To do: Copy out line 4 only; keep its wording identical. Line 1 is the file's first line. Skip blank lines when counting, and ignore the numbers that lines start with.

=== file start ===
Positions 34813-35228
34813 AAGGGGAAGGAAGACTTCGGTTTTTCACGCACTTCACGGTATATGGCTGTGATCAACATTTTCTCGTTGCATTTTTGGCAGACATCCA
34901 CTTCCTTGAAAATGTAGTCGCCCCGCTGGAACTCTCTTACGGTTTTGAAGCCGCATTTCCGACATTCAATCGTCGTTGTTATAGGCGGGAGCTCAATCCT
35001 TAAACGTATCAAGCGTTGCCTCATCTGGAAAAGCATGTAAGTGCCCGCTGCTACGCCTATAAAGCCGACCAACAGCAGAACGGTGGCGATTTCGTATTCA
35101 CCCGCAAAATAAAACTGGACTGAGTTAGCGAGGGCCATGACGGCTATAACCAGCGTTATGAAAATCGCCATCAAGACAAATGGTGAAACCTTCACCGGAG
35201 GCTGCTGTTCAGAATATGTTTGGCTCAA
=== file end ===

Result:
35001 TAAACGTATCAAGCGTTGCCTCATCTGGAAAAGCATGTAAGTGCCCGCTGCTACGCCTATAAAGCCGACCAACAGCAGAACGGTGGCGATTTCGTATTCA